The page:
Paris MOU bans and detentions on the rise

JULY 13, 2017 — Port State Control authorities in the Paris MOU region refused access to more ships last year than the previous year: 20 bans compared to 11 in 2015.

The latest annual report from the Paris MOU show that the percentage of ships detained, also increased from 3.4% to 3.8%. The number of detainable deficiencies increased 7.3% compared to 2015. The number of inspections carried out was 17,840, slightly less than in 2015 (17,877).

In 2016 Port State Control Officers in the Paris MoU region carried out a three-month Concentrated Inspection Campaign (CIC) on Maritime Labor Convention (MLC) compliance. The aim was to verify that the minimum standards for working and living conditions had been implemented on board. The Paris MoU is satisfied with the overall result. A total of 3674 questionnaires for the CIC have been completed during regular inspections. The campaign resulted in 42 detentions (1.1%) directly linked to the MLC requirements.

Over the past three years most ships have been banned for multiple detentions (46). Five ships have been banned for a second time. A significant number of ships (five) were banned for failing to call at the indicated repair yard. The one remaining case involved a ship which "jumped the detention", by sailing without authorization. Over a three year period the flags of the Republic of Moldova, the United Republic of Tanzania and Togo have recorded the highest number of bannings.

Looking at the Paris MoU "White, Grey and Black List." the overall situation regarding the quality of shipping seems to be stabilizing. Although some flag states have changed lists, the total amount of 42 flags on the "White list" is similar to 2015 (43).

This year there were no new entries to the "White List". The Republic of Korea moved from the "White List" to the "Grey List". Saint Vincent and the Grenadines moved from the "Black List" to the "Grey List". Palau and Vanuatu moved from the "Grey List" to the "Black List". In 2016 there were 12 flags on the "Black List" (11 in 2015), with the Republic of the Congo recording the worst performance.

Recognized Organisations (ROs) are delegated by flag States to carry out statutory surveys on their behalf. For this reason, it is important to monitor their performance. For several years the Paris and Tokyo MoU have made a joint submission to IMO addressing the correlation between flags and the ROs working on their behalf. The results are also published in the Paris MoU Annual Report. It is useful information for the industry in determining the risks posed by sub-standard shipping.

After a slight decrease of the total number of inspections in 2015 to 17,877 the number has decreased again in 2016 to 17,840. Since 2011 (the start of the New Inspection Regime, NIR) the average detention percentage has shown a small annual increase until 2013 (3.8%), after which a significant decrease was recorded in2014 (3.4%) with a same level in 2015 (3.4%). However, this year an increase to 3.8% was recorded. This is the highest level since the introduction of NIR in 2011. The level of detainable deficiencies has also increased this year to 3,769, a 7.3% increase compared to 2015.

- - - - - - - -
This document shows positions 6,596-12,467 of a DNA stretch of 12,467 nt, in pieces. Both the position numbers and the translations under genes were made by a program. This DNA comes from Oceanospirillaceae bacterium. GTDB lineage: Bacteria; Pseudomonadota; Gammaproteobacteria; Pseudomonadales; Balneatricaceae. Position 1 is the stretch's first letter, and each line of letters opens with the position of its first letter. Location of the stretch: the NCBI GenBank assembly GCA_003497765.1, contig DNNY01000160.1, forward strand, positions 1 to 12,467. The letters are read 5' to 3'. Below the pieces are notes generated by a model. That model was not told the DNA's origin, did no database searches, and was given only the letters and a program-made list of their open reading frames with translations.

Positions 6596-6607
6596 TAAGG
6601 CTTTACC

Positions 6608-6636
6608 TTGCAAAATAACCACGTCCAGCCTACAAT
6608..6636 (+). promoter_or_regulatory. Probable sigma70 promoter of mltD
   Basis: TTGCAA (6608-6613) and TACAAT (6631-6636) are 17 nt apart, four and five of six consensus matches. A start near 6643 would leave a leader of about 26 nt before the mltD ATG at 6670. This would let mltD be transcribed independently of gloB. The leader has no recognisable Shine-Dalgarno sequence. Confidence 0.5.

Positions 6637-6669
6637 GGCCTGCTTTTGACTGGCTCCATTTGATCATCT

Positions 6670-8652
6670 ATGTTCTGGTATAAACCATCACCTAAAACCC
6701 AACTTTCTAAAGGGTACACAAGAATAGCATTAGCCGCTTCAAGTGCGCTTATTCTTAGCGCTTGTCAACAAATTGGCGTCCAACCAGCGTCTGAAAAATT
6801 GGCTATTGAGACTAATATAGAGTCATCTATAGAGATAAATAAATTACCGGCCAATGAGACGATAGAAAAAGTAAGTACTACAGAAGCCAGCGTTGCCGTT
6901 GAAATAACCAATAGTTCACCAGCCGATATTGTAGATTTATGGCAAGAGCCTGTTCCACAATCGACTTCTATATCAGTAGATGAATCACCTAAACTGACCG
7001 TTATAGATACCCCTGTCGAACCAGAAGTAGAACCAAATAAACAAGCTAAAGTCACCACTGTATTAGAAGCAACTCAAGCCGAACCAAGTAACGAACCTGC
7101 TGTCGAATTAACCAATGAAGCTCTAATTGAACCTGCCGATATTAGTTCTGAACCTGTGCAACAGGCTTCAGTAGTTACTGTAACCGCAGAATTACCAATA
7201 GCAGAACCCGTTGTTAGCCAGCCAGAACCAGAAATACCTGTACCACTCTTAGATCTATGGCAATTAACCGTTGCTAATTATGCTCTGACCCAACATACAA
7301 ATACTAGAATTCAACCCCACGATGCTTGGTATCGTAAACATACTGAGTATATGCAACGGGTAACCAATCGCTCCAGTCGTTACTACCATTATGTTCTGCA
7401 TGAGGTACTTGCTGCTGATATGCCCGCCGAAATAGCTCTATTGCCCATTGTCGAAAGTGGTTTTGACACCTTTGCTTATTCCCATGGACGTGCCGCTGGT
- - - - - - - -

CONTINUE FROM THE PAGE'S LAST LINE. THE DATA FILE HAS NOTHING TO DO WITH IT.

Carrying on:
As the states with the highest number of ship calls Spain, Italy, United Kingdom, the Netherlands, Russian Federation, Germany and France, together carried out over 51% of the total number of inspections, but each member contributes to the inspection efforts by means of the fair share mechanism. High Risk Ships have been operating mostly in the southern part of the region, while Low Risk Ships have been calling in the north-western part of the region.

With 1,213 inspections and 227 detentions, the ships flying a "black listed flag" had a detention rate of 18.7%, which is considerably higher than the 11.2% in 2015 and 11.7% in 2014. For ships flying a "grey listed flag" the detention rate was 5.5%, which is significantly lower than 8.6% in 2015. For ships flying a "white listed flag" the detention rate was 2.6% which is at the same level as 2015 (2.5%) and 2014 (2.4%).

The five most frequently recorded deficiencies in 2016 were

"ISM" (4.4%, 1838),

"fire doors/openings in fire-resisting divisions" (2.6%, 1078),

"nautical publications" (2.5%, 1049),

"charts" (2.2%, 922) and

"oil record book" (1.7%, 706).

These are consistent with 2015.

The full 2016 Annual Report can be accessed HERE 

Want more? Subscribe now!

Newsletter Signup

Subscribe to Marine Daily for breaking marine news